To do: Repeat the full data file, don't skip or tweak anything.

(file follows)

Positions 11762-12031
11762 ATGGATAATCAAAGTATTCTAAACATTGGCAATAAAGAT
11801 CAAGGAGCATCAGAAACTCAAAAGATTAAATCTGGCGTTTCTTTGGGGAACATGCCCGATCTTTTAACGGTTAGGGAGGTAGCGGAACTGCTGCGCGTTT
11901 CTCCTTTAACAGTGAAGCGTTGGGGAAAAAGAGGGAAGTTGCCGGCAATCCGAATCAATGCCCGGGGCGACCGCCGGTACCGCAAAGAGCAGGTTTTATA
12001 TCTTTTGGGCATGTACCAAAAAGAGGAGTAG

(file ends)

Positions 11762-12031
11762 ATGGATAATCAAAGTATTCTAAACATTGGCAATAAAGAT
11801 CAAGGAGCATCAGAAACTCAAAAGATTAAATCTGGCGTTTCTTTGGGGAACATGCCCGATCTTTTAACGGTTAGGGAGGTAGCGGAACTGCTGCGCGTTT
11901 CTCCTTTAACAGTGAAGCGTTGGGGAAAAAGAGGGAAGTTGCCGGCAATCCGAATCAATGCCCGGGGCGACCGCCGGTACCGCAAAGAGCAGGTTTTATA
12001 TCTTTTGGGCATGTACCAAAAAGAGGAGTAG